A couple of years ago, a friend asked me if I would be open to being the Artist in Residence for a week at the high school in her Manitoba town.
The fear meter went from zero to a thousand in under a second! Which is kind of bizarre, considering I taught High School English a thousand years ago. I think it was the Artist in Residence term that threw me. Those words implied that by week’s end there would be a Work Of Art to show for our labours and my breath froze at the thought.
The words ‘High School’ didn’t help either. I’m much more comfortable with the younger set — they get my jokes.
My friend apologized for inadvertently sending me into cardiac arrest, but it didn’t stop her from persisting in her line of thought. If she was able to organize visits in a bunch of elementary schools, would I come out and visit for a week?
How sweet is that? She was so keen to have me come that she was willing to approach all these schools on my behalf.
Setting up visits is easier said than done, especially when you’re trying to sell a complete unknown (me) and fill an entire week. We managed to get three schools on board (and one of them was the dreaded High School – eep!). All went well (even at the High School) and, thanks to happy endorsements from the administrators of those schools, this year I was able to fill an entire week.
Which got me to thinking. My parents live in Prince Albert, SK — what if I set up a week’s worth of visits there? And I have a friend in North Battleford — why not there? And a sister-in-law in Regina. Hmmmm.
These visits are the ultimate win-win-win situations. Friends and family are happy to spend time with me (at least they say they are) and I get in a good visit with them. Schools don’t have to pay for meals or accommodations and can share the mileage costs. And I get to hang out with people I love, share my love of reading and writing with kids and sell my books PLUS (major bonus here) these author visits have made it possible for me to pay off the debt I incurred when I got the big idea to publish Leaf.
For that, I am eternally grateful!
Nothing is without its challenges, however.
It’s always a challenge going into a new area. The endorsements I’ve collected along the way have made that a bit easier (although it’s still scary picking up the phone to introducing myself and my work to complete strangers) and, so far, once the initial slog work is done, every venue has resulted in return engagements. In fact, next spring I’ll be returning to Prince Albert for my third sold out week. (I love that – sold out – makes me feel like a musician. Hmmmm . . . funny . . . I was going to say ‘makes me feel like a real artist.’ I might want to examine that a little more closely.)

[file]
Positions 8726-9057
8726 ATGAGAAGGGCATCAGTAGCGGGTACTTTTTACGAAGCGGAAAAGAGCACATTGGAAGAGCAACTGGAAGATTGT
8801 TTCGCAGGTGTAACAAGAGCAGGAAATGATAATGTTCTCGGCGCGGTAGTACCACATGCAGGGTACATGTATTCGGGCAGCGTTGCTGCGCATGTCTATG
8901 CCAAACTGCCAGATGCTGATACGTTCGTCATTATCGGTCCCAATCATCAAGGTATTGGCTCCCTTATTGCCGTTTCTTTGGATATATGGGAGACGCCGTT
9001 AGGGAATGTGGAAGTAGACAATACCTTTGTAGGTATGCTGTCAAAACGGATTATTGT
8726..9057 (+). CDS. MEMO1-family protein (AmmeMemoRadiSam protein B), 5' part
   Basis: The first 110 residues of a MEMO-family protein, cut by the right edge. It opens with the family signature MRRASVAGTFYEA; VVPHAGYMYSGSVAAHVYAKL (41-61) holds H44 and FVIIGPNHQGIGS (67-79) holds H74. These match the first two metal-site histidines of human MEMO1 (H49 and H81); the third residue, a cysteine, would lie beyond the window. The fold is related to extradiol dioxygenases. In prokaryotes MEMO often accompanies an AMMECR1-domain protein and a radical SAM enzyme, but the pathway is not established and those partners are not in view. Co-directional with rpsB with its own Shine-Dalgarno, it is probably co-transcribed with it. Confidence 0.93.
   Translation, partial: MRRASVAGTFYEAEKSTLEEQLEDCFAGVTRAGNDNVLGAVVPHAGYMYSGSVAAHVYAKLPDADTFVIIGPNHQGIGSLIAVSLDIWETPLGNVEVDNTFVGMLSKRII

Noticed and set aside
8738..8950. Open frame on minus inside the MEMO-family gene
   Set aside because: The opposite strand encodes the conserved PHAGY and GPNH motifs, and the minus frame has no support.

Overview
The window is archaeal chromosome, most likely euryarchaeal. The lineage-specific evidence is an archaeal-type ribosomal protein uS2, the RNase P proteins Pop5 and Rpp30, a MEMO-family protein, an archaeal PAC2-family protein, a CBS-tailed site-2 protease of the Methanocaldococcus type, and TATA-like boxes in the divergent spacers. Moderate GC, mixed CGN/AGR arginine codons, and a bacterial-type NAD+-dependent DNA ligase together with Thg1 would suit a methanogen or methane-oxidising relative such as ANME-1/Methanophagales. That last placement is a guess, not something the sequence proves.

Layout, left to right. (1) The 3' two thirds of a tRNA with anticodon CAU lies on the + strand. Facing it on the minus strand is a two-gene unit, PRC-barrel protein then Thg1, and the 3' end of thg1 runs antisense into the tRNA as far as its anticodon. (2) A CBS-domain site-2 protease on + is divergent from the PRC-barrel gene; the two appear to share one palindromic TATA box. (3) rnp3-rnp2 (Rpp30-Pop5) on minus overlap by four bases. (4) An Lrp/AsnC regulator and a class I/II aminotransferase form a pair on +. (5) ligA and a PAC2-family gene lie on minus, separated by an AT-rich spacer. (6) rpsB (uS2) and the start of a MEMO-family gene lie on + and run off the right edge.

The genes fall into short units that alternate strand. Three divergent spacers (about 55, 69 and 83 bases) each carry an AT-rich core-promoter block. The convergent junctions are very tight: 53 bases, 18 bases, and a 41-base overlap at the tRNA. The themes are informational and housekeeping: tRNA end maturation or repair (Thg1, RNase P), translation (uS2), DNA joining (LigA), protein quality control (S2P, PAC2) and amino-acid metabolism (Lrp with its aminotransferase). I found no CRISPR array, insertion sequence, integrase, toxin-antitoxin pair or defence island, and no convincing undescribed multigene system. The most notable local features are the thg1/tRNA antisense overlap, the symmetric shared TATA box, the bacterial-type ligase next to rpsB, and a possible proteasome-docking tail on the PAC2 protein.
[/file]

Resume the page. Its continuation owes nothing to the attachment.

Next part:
It’s also challenging to juggle life around these visits. A week away is really three weeks when you factor in preparation time: the inevitable game of phonecall tag and back-and-forthing emailing to set up a schedule for the week and for each day — every school has its own special needs and challenges. Far-away visits require a day’s drive there and back, hopefully with a day’s cushion between arrival and launching into the week. The week itself is exhausting — early mornings, high energy days navigating a new maze of hallways, vastly differing school cultures, anywhere from three to seven presentations, sometimes under less-than-ideal conditions, with the inevitable technological glitches that crop up, and evenings spent visiting with the friends and family who made the whole trip possible — so by the time I get home, it takes a week to recuperate and catch up on all the things that piled up when I was away.
And then there’s the travel itself.
I just got back from Manitoba. It’s an 11 hour drive.
Ordinarily, I enjoy long drives, but that’s because my husband loves to drive and I love to let him. When our sons were little, I spent the trip doling out snacks and reading to them. (One of my all time favorite things to do is read out loud to my children . . . heck — to anybody!) As the boys got older and preferred to disappear into their Ipods, I read to me (silently). I love the luxury of reading an entire book while travelling from point A to point B. Which can’t happen when I’m the one driving the vehicle.
The cross-country literary journey I remember most fondly was the trip from Didsbury, AB to Regina, SK in the company of Cassie Stock’s book, Dance, Gladys, Dance. There were several laugh out loud moments that had my family checking on my sanity. (I especially loved the kleenex box reference – that laughing fit carried me through a string of prairie towns.)
So the thought of an extended drive on my own was a real downer.
Until I remembered the back-log of podcasts and audios I collect and never get around to listening to in my ordinary round of days.
Now, an 11 hour drive goes by with minimal angst, maximum enjoyment and a whole lot of interesting learning.
So much enjoyment and learning, in fact, that my van has a new name.
Welcome to my Mobile University.